When author, polemicist, foreign correspondent, and general-purpose raconteur Christopher Hitchens died last week, the world lost one of its clearest, bravest, most reliably irritating voices of comment and criticism. From contemporary literature to the dictatorship of Robert Mugabe, Henry Kissinger’s crimes, and the Iraq War, Hitchens was a scarred gladiator of words who covered political conflict ranging from civil debate to actual artillery fire.

That said, one of the first things that circulated upon the news of his death was his famous broadside on the “most overrated things in life.” These (in addition to “anal sex”) included the gastronomic trio of champagne, lobster, and picnics. But elsewhere among Hitchens’s writings were more substantial thoughts on food and, especially, drink.

Writing in Slate, Hitchens put together a thoughtful and rigorously waged argument against waiters’ “vile practice of butting in and pouring wine without being asked,” arguing that “not only is it a breathtaking act of rudeness in itself, but it conveys a none-too-subtle and mercenary message: Hurry up and order another bottle.” (Our own Helena Echlin saw his point but presented the opposing perspective that “refilling your glass is considered in the restaurant industry an essential part of good service,” and anyway, there are polite ways to convince a server to slow down or stop altogether.)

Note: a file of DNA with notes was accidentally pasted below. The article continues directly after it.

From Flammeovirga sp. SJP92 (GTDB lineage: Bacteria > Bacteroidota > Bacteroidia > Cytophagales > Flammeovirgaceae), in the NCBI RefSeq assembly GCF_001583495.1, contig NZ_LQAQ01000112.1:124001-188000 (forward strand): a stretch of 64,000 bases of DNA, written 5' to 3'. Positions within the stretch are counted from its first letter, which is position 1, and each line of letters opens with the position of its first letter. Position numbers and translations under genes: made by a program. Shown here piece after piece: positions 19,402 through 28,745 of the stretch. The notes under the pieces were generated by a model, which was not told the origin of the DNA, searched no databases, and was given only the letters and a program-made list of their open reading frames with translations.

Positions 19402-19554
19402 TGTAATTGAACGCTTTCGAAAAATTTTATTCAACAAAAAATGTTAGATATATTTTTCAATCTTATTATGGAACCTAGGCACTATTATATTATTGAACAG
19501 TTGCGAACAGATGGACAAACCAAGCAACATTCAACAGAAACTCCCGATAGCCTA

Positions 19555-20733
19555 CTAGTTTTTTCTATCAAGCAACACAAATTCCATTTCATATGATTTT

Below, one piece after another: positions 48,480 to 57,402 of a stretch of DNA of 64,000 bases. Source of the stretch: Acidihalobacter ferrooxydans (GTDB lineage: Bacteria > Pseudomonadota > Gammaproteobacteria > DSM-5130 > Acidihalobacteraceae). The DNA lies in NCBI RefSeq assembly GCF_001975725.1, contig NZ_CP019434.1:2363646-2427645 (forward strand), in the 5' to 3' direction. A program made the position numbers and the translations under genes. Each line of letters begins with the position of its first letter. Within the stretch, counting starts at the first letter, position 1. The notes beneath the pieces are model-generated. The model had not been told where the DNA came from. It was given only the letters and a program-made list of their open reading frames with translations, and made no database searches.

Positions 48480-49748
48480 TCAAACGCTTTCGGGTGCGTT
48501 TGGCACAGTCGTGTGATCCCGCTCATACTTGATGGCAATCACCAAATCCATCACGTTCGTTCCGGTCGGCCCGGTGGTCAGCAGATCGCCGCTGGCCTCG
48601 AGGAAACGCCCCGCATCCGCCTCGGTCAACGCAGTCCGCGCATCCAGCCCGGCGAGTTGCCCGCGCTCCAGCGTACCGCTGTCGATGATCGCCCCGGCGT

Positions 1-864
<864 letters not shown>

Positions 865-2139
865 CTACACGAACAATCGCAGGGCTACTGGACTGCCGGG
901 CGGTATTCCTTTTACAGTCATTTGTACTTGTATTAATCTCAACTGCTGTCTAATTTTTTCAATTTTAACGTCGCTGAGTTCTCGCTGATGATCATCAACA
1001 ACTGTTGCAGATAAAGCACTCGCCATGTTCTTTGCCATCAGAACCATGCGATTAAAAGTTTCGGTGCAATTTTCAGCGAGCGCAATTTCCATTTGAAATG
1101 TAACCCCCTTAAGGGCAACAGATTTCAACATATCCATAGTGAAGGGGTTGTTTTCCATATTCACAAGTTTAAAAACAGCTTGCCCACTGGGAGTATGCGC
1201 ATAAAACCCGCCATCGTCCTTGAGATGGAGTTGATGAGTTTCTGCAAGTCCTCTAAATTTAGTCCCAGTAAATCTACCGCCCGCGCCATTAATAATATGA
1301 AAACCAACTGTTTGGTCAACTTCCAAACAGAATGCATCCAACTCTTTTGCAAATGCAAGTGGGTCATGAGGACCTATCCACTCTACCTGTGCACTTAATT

Hitchens was a legendary drinker, and he tackles that legacy head-on and imparts some booze-related wisdom in his memoir, Hitch-22. As quoted on Outside the Beltway and paraphrased here: no sweet after-dinner drinks, no mixing drinks (i.e., gin, then vodka, then Scotch), no cheap booze, and no getting used to the really, really good stuff, either. And don’t ever drink and drive. Pretty sage advice.

Finally (and most charmingly), Hitchens left us with detailed instructions on how to make a proper cup of tea, including how to fight for the proper use of boiling water, if necessary, to ensure that good tea is served in public establishments. I’d like to argue with him on the subject of milk (honestly, if you don’t add it first, it tends to scald), but unfortunately that’s no longer an option.

Image source: Hitchens homage by Flickr member Teemu Mäntynen under Creative Commons

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